Sarah is forced to take a summer poetry class as penance for trashing the home of a famous poet in this fresh novel about finding your own voice.
Sarah’s had her happy ending: she’s at the party of the year with the most popular boy in school. But when that boy turns out to be a troublemaker who decided to throw a party at a cottage museum dedicated to renowned poet Rufus Baylor, everything changes. By the end of the party, the whole cottage is trashed—curtains up in flames, walls damaged, mementos smashed—and when the partygoers are caught, they’re all sentenced to take a summer class studying Rufus Baylor’s poetry…with Baylor as their teacher.
For Sarah, Baylor is a revelation. Unlike her mother, who is obsessed with keeping up appearances, and her estranged father, for whom she can’t do anything right, Rufus Baylor listens to what she has to say, and appreciates her ear for language. Through his classes, Sarah starts to see her relationships and the world in a new light—and finds that maybe her happy ending is really only part of a much more interesting beginning.
The Language of Stars is a gorgeous celebration of poetry, language, and love from celebrated author Louise Hawes.
About the Author
Louise Hawes has written books for readers of all ages, including Rosey in the Present Tense, Waiting for Christopher, The Vanishing Point, and Black Pearls. Her work has won awards from Bank Street College, the NJ Council on the Arts, the New York City Public Library, the Children’s Book Council, the Independent Booksellers Association, the International Reading Association, and the Young Adult Library Services Association (YALSA). Louise has written poems from the time she could form letters, but poetry has always been something she kept to herself—a sort of emotional timeline and diary. The Language of Stars marks the first time she’s “gone public” with her poems. A tribute to Frost, one of her favorite poets, it is a sort of “debut novel” for an author who’s written several well-loved books but never one so close to her heart.
An act of vandalism revitalizes a small town. Sarah Wheeler, the novel's presumably white narrator, has hit a fork in the road. Though at heart from the nerdy, lit- and drama-loving "Untouchables," she's now dating Fry, the hottest surfer dude at Whale Point High. When Fry throws a kegger in a cherished local landmark, Sarah joins him, against her better judgment—and the seaside cottage,former retreat of famed poet Rufus Baylor, ends up in flames. The drunken escapade lands Sarah and most of the partiers in court, sentenced to restoringthe trashed cottage and taking a summer writing class taught by none other thanthe mythic and octogenarian Baylor. Baylor's return to Whale Point injects new life into the sleepy community, prompting Sarah's single mother and her largely absent "biological accident" father to re-examine their relationships with their daughter. At the same time, with Baylor's attention and poetic inspiration, Sarah begins to look more closely at herself. While the circumstances leading to such communal introspection may be a bit far-fetched,Hawes excels in crafting rounded characters with varied home situations teens can relate to, and poems infused throughout the narrative offer poetic points of attachment as well as examples of different writing techniques (group- and free-writing, donning blindfolds, etc.) budding writers might attempt. A tale of self-discovery well suited for art-inclined readers who feel themselves on the fringe. (Fiction. 14-18) — Kirkus Reviews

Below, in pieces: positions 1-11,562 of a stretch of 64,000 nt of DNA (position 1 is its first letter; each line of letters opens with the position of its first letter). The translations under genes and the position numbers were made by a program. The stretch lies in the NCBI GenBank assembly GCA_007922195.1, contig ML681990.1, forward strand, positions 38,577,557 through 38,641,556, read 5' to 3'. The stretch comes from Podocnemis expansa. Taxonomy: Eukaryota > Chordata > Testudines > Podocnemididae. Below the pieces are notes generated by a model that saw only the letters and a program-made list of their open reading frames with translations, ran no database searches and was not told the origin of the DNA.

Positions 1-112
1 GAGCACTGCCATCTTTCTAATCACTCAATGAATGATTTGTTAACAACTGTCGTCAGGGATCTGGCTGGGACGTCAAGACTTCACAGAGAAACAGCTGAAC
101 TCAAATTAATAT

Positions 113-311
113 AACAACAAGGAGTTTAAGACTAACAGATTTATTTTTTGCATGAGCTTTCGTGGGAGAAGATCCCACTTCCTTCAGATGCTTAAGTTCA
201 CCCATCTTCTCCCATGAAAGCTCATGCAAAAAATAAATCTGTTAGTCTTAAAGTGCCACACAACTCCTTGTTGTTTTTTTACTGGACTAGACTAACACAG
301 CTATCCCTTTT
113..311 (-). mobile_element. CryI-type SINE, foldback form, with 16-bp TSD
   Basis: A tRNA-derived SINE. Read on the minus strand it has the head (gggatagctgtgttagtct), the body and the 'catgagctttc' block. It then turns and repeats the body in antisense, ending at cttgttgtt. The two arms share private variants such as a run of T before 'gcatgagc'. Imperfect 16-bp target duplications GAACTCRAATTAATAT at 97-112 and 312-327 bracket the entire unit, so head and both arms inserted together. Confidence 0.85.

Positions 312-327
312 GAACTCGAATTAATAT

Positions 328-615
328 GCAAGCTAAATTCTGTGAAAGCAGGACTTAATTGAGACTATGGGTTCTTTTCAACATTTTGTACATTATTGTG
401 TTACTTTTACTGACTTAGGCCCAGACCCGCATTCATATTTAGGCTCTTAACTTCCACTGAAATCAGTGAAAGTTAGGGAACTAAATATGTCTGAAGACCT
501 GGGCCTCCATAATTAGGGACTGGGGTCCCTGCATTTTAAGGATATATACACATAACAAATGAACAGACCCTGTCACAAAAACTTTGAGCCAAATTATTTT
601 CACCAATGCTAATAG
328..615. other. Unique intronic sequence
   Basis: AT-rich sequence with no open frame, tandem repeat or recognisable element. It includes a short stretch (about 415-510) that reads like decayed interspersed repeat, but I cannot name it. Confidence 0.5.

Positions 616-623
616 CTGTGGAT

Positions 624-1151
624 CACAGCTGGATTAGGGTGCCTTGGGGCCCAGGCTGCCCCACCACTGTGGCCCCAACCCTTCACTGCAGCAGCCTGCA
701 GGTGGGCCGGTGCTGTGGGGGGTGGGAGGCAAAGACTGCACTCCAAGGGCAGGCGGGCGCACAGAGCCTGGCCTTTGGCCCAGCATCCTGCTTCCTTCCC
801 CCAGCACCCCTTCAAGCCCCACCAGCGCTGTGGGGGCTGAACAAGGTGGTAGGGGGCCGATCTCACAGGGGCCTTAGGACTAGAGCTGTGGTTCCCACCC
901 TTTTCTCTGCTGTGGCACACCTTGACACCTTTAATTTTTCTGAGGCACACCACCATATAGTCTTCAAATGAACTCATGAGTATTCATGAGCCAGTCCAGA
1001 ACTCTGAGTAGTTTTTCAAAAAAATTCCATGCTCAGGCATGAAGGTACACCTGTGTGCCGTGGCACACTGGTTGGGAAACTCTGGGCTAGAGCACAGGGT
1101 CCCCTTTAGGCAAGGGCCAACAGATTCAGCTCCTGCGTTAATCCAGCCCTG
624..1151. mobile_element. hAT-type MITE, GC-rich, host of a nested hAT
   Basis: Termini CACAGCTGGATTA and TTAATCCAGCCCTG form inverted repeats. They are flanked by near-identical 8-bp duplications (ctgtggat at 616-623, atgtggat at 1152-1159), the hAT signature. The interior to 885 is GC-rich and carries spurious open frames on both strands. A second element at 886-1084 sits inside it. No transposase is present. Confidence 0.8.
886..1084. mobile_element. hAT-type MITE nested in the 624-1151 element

Hawes(Black Pearls: A FaerieStrand) transforms carelessness into redemption in a summer story that begins after a group of teens break into and throw a raging party at abeloved local poet’s cottage, trashing it and nearly burning it to the ground.(A note explainsthat the story is partly inspired by a similar 2008 incident involving Robert Frost’s summer home.) Sarah, Hawes’s wide-eyed narrator, has an innate poetic bent and only reluctantly took part in the break-in because of her popular boyfriend, Fry. Though Sarah’s relationship with Fry is central to the plot,the real romance is one of words. The teens are sentenced to restore the cottage and take a poetry course—taught by the house’s elderly owner, Rufus Baylor, who becomes a mentor to Sarah. Full of poetry and ideas, Sarah’snarration has an exuberant innocence, bringing a fresh and joyful quality to astory about a girl learning to love the possibilities that come with independence: the chance to discover one’s true self and desires, while forging a path forward that might fulfill them. Ages 12–up. — Publishers Weekly